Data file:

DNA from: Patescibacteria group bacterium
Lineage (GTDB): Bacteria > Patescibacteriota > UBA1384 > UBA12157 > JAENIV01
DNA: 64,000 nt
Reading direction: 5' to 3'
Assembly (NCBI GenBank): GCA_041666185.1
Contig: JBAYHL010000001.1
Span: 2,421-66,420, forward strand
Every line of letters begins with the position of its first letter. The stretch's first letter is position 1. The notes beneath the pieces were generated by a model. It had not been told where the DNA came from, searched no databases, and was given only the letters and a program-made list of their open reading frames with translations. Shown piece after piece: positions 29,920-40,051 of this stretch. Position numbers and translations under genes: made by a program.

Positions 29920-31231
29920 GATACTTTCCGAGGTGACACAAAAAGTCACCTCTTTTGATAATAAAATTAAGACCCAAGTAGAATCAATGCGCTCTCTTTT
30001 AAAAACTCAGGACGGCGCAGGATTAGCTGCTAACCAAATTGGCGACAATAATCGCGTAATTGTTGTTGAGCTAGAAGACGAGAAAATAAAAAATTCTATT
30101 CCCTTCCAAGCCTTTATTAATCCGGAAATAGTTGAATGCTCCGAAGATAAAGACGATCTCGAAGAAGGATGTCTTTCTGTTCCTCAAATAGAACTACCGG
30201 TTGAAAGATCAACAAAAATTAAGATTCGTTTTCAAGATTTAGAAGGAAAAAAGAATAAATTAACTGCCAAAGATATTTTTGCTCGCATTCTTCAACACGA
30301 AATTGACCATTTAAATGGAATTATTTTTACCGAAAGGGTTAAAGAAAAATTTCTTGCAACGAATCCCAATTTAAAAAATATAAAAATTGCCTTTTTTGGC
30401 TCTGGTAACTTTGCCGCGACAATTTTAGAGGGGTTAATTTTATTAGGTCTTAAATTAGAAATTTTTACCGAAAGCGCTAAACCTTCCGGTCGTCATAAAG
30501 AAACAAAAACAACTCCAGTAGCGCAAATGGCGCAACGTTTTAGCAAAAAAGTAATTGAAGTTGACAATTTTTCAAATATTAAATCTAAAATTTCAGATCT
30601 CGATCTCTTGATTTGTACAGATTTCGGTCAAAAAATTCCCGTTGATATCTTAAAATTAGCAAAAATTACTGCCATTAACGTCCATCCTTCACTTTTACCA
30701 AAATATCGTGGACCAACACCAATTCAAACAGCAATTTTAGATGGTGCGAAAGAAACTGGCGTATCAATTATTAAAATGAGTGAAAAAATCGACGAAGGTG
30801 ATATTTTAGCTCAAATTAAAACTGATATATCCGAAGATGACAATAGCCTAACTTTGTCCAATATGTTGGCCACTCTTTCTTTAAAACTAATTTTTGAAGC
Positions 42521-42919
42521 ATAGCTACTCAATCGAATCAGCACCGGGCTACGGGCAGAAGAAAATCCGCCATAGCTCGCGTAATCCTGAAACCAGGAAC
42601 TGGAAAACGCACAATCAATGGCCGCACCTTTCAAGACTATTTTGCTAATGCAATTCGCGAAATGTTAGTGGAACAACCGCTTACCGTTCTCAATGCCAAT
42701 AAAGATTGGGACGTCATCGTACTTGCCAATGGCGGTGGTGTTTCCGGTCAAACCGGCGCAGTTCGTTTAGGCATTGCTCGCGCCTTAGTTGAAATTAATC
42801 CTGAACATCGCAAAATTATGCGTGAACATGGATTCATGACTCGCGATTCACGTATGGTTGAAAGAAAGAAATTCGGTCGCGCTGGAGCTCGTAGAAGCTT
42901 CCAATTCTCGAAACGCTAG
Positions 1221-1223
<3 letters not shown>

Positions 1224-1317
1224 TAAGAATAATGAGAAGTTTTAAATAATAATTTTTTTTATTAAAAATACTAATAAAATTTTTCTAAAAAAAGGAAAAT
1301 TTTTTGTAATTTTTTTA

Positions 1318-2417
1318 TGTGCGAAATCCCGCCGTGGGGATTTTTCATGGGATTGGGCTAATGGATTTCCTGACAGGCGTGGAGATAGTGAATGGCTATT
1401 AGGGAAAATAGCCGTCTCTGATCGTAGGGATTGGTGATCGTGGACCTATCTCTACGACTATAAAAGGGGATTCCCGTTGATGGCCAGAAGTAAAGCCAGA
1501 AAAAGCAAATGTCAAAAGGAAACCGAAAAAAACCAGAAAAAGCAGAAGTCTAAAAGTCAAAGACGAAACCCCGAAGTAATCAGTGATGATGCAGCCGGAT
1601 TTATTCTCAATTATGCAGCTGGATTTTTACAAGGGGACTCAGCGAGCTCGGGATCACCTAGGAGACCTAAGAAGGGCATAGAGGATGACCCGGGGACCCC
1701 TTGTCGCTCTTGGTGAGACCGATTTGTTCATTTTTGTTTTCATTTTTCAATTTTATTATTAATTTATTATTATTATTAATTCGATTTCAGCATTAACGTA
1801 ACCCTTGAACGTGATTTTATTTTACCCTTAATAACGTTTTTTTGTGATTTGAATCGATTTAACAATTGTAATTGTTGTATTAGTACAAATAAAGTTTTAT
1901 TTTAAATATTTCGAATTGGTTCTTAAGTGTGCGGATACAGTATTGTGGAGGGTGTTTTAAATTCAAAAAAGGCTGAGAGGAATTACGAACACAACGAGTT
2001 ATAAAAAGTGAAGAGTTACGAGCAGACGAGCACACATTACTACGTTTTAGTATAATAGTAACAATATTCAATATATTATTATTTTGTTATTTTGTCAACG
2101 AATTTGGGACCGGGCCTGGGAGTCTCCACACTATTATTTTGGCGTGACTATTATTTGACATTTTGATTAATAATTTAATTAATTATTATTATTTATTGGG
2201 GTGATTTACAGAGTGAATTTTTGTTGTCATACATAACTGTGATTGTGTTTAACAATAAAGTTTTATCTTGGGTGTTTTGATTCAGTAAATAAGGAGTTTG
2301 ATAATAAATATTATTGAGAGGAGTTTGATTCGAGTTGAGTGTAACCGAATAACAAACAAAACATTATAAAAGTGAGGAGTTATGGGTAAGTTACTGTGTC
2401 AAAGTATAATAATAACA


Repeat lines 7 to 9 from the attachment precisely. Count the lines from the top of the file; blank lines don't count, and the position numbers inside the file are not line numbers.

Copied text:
Span: 2,421-66,420, forward strand
Every line of letters begins with the position of its first letter. The stretch's first letter is position 1. The notes beneath the pieces were generated by a model. It had not been told where the DNA came from, searched no databases, and was given only the letters and a program-made list of their open reading frames with translations. Shown piece after piece: positions 29,920-40,051 of this stretch. Position numbers and translations under genes: made by a program.

Positions 29920-31231